School For The Dogs studies abroad: Teaching dogs to use iPads in London

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Last week I went to London to teach dogs how to use iPads. I was hosted by City Dog, a London-based dog training facility. I’ve been teaching these classes here in NYC for about a year. Nicole Scott, owner of City Dog, became interested in them last summer when she read a piece about iDog in the Wall Street Journal. She got in touch. Or back in touch, I should say. Coincidentally, we went to high school together in Manhattan. We lost touch after graduation. She went to Cal Tech and worked at the NASA jet propulsion lab as a physicist. I went to NYU and became a journalist. And then, about ten years later, unbeknownst to each other, we both became dog trainers.

Nicole gave a call and I told her a little bit why I was teaching dogs to use iPads: Because, if you can get your dog to do this, you are honing your skills to teach them anything. Because, it’s a way to play with your dog (and tire him out) in a small space. Because people spend so much time on these darn devices, we might as get the dogs involved so that some of that screen time can also be spent with them. She totally got it.

So, on a sunny London day we gathered for an iDog “Master Class” with a bunch of dogs with cute English accents.


Above is one of the clinic’s students, a cockapoo named Darcy. Darcy started off the class working with an dummy iPhone.


After warming her up by teaching her to touch two outstretched fingers, we moved up to having her touch the phony wood phone. Sometimes, we smear peanut butter on these to make the dog extra interested in putting his or her face near it. We also use iPad-sized plexiglass rectangles for the same purpose.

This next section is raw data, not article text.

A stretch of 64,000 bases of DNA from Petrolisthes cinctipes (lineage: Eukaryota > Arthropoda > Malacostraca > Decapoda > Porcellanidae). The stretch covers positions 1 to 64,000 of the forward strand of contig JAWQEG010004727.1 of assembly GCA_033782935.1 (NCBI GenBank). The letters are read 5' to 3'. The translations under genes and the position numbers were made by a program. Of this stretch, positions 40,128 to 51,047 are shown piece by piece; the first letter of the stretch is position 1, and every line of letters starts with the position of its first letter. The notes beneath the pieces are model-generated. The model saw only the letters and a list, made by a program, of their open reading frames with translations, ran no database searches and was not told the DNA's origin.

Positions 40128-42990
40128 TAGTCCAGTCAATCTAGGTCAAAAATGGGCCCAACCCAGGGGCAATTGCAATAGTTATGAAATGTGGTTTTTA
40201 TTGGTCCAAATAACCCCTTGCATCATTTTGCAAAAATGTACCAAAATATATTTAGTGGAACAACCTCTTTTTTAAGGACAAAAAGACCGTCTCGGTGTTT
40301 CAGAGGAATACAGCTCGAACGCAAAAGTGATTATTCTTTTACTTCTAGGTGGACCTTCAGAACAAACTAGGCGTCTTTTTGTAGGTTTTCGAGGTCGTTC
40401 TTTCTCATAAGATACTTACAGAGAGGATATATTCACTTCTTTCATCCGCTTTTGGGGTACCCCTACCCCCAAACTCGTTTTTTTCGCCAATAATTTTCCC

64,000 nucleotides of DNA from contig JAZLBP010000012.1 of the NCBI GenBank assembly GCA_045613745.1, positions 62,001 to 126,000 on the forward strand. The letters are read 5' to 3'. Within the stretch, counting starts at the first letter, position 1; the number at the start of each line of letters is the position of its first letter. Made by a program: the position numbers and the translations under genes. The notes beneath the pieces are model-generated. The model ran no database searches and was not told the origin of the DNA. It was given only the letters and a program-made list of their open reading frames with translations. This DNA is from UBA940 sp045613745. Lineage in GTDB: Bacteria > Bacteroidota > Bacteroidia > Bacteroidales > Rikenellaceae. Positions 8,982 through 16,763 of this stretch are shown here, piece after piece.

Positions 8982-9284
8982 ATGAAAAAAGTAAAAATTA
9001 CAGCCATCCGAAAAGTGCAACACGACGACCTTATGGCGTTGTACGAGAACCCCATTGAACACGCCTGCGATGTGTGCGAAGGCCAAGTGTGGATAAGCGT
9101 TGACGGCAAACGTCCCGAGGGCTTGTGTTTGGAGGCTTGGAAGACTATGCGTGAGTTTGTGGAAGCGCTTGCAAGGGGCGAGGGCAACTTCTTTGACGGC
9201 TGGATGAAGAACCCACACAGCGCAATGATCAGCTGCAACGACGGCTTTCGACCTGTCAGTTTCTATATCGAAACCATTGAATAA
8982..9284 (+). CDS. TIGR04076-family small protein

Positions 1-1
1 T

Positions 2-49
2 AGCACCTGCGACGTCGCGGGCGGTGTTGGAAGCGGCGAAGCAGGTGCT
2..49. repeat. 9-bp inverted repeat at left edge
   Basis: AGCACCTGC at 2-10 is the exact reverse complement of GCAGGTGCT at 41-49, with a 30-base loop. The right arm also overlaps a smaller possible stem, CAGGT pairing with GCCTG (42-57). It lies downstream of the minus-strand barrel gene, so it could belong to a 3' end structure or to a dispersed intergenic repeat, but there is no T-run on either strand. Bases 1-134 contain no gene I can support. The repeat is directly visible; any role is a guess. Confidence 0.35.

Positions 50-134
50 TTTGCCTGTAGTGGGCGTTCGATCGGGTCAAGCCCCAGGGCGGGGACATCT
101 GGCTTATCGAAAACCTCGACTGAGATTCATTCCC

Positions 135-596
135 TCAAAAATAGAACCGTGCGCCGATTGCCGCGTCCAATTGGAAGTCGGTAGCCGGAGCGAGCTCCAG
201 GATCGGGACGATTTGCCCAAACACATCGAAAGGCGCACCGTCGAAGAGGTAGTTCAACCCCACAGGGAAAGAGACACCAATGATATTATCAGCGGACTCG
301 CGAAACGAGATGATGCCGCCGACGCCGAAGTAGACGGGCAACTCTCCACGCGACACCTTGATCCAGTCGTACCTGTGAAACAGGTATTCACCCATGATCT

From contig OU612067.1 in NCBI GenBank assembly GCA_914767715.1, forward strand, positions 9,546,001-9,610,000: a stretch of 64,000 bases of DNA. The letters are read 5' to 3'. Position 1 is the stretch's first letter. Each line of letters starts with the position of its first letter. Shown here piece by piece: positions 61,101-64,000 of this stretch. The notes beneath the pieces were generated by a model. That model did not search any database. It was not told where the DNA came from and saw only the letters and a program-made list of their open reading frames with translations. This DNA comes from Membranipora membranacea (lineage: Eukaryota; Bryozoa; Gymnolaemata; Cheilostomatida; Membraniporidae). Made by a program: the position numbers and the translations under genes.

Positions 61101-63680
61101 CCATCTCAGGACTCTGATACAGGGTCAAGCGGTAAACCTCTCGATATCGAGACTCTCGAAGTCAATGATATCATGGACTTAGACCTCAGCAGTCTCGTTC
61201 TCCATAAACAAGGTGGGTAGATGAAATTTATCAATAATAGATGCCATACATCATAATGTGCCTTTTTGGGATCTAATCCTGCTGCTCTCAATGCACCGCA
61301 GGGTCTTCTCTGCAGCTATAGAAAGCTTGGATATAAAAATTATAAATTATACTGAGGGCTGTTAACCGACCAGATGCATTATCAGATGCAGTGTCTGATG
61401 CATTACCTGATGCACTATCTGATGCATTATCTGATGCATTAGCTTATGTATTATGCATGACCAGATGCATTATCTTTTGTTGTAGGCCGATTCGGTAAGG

Once she mastered the touch-your-nose-to-rectangle-and-human-gives-you-a-treat idea, we moved on to touching the actual device.

First, we had the dogs click themselves using the full-screen clicker on App For Dog. The clicking noise that is produced when their noses hit the screen pinpoints that they’ve done the correct thing and indicates to the human that it’s time to pony  up a treat.


Then they moved onto doing more interesting things, like taking their own photos using the app Big Camera Button. Here is one by Shiba Inu Jax (also seen above).


Darcy posed for one with her mom. No duck faces here!


When she got good at that, she moved onto painting using App For Dog.


Over on the other side of the room, Watson, a Frenchie, was still trying to get the perfect selfie…It’s hard for a flat-nosed dog to get it just right!

watson dog 

We wrapped up the class with a little reading. This is an exercise that does not require a dog to actually touch a device. It’s just about pairing cues: Put a word up on the screen, show it to your dog, pause, and then give the old cue.

New Cue –> Old Cue –> Behavior –> Reward

So, you show “Sit” on the screen. Pause. Say “Sit.” If the dog does the behavior, reward.

With enough repetition, your dog can associate the word with the behavior, and will anticipate it as soon you show the word. You can play the same game by showing a picture of a dog doing the behavior then cueing it — eventually your dog will copy the picture on the screen. (We use the app Big Words, but you could also do this just with a couple of pieces of paper and Sharpie). Here is Darcy learning to read the word “paw.”

ipad class for dogs

And Watson learning to read “sit.”

shiona and olive

A very sweet Chinese Crested-mix, Olive, was particularly good at this task. Her owner, Shiona Tregaskis, wrote a really nice piece about working on Olive’s literacy in The Guardian. 


Can’t wait to head back to London soon! Nicole will be running more “Master Classes.” The next one is about teaching dogs to use skateboards. I just hope they know what side of the street to ride on. And that they don’t do it while they’re on their phones…

Check out some of the great press our London class got on Yahoo, on Vice and in the Evening Standard! We’ve been running iDog periodically in Manhattan. If you’d like to sign up for the next one, drop us a line. 


One Response

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